By Matthew Woolford
Cecil Williams was born on the island of St Vincent in 1918 and died on the island of Trinidad in 1996. He came here as a young man, seeking an opportunity to challenge himself and develop his talents.
He eventually found steady employment at the ALCOA Tembladora Transfer Station, Western Main Road, Carenage. He worked there as a labourer, and he retired from there as a labourer.
He met my grandmother, Myrtle, here in Trinidad whilst she was visiting from St Vincent. They fell in love. He was 42 when they got married and she was 29. Their love spawned nine children between them, my mother Lynette being the eldest.
He had a son from a previous relationship and Granny had four. All were accepted into the fold.
They lived off Upper Seranneau Road, Belmont on leased land. Grandpa himself was involved in the construction of the two-storied house that still stands there today.
He did not have a block-mold, but his neighbour, Mr Joe did. He would carry river-sand up the hill into Mr Joe’s yard and there they would make the blocks. On completion, he would carry them even further up the hill to the spot where he was building, completing his house room by room, and block by block. It was a feat that would have made Mr Biswas proud and Sisyphus himself jealous.
The only thing Grandpa loved more than his family was education. He sacrificed for his family and then he sacrificed for their education. Food was always on the table and books were always new at the start of the school year.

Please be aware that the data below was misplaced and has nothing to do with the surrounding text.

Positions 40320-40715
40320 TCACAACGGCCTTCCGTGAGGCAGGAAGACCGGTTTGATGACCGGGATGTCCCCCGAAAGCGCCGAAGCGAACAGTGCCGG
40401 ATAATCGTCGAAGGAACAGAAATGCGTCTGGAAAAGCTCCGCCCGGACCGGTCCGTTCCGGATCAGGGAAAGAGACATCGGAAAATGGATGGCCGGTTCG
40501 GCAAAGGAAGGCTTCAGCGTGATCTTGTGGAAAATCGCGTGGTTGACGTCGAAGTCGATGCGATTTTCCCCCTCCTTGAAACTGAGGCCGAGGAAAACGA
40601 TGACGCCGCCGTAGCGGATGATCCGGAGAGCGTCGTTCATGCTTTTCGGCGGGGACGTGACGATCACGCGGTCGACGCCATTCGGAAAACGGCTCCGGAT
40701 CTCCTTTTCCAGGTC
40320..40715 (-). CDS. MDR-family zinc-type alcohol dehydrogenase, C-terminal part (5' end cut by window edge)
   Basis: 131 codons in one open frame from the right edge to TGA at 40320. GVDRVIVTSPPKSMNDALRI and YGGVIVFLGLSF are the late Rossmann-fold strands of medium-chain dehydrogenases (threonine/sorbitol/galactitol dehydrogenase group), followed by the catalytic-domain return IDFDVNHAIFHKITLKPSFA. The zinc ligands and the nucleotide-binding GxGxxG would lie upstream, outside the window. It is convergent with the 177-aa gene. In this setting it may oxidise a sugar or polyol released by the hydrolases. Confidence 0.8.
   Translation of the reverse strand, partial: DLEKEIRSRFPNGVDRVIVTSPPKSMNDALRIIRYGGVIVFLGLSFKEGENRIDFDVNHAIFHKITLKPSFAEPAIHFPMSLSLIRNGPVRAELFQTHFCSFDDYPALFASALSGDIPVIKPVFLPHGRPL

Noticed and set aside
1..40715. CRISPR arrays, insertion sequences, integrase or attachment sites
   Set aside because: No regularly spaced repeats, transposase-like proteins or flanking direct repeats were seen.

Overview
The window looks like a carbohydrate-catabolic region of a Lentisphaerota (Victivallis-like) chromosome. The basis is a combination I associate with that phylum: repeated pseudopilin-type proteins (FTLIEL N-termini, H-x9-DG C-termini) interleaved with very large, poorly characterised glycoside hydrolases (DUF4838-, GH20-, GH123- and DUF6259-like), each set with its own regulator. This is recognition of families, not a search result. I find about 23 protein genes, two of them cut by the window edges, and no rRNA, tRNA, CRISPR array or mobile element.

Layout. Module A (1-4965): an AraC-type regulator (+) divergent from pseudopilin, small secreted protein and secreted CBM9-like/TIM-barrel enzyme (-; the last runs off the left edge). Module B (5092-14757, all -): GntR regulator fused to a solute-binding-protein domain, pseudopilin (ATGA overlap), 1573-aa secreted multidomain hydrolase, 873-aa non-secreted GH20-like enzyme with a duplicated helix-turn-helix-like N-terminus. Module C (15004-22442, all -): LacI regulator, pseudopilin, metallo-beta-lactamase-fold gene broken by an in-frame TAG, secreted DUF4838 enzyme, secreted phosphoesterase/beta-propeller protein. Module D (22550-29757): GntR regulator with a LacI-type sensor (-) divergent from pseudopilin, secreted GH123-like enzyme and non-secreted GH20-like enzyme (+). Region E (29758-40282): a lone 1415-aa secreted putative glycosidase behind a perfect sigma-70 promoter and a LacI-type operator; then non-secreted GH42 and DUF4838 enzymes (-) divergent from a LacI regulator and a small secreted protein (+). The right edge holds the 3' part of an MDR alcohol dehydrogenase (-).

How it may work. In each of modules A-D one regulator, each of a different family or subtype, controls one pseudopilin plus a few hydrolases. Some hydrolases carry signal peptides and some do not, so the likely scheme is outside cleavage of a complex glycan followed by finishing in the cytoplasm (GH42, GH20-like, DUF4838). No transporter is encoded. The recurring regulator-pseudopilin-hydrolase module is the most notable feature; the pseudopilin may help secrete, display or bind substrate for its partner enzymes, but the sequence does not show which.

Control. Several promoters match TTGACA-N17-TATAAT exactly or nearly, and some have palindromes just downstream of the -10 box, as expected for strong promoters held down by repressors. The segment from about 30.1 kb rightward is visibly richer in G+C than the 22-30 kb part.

Each child got an education up to Ordinary or Advanced Level and that standard has since been maintained and exceeded.
His life was a masterclass in perseverance. Nothing could stand between him and a goal! This spirit of perseverance, I believe, has become enshrined and been passed down through the generations.
Grandpa’s caring never seemed to end. Each time he returned home, his pockets would be full of treats for his grandchildren. How he knew when and how many of us were there waiting for him still evades me to this day.
He also maintained a healthy curiosity about life and his environment until the day he died.
He never missed Panorama News at 7 p.m. and he loved the West Indies Cricket Team. When horseracing was on at the Queen’s Park Savannah, he was most present, and he never missed an Independence Day Parade.
He was a good dancer, I was told, and a most charitable soul. Granny used to say that he would give the shirt off his back if you asked him, for he knew that kindness was its own reward.
Being a lifelong learner, he lived by many wise sayings:
God gives us the perfect family for He knows what we need, showing love down to the thousandth generation of those who love Him and keep His commandments (Deut 5:10)
He never finished school on account of his family not having sufficient money to purchase a required textbook for him. It hurt him, yet he stayed motivated. He never allowed money or lack thereof, to get in the way of his children’s education, and I am a most grateful beneficiary of this culture which he instilled many years ago.
He came to Trinidad with a dollar and a dream and when it was all said and done, he had married a queen, lived in a castle, and left a blueprint on sacrifice for his family to follow.
Legendary UCLA basketball coach, John Wooden, also lived by many wise sayings. At the top of his Pyramid of Success is inscribed, “Success comes from knowing that you did your best to become the best that you are capable of becoming.”
By this definition, Grandpa Cecil Williams, was the most successful man I have ever known. He showed me the joys of hard work and the power of never giving up, and with the mercy of God, this too shall continue down to the thousandth generation.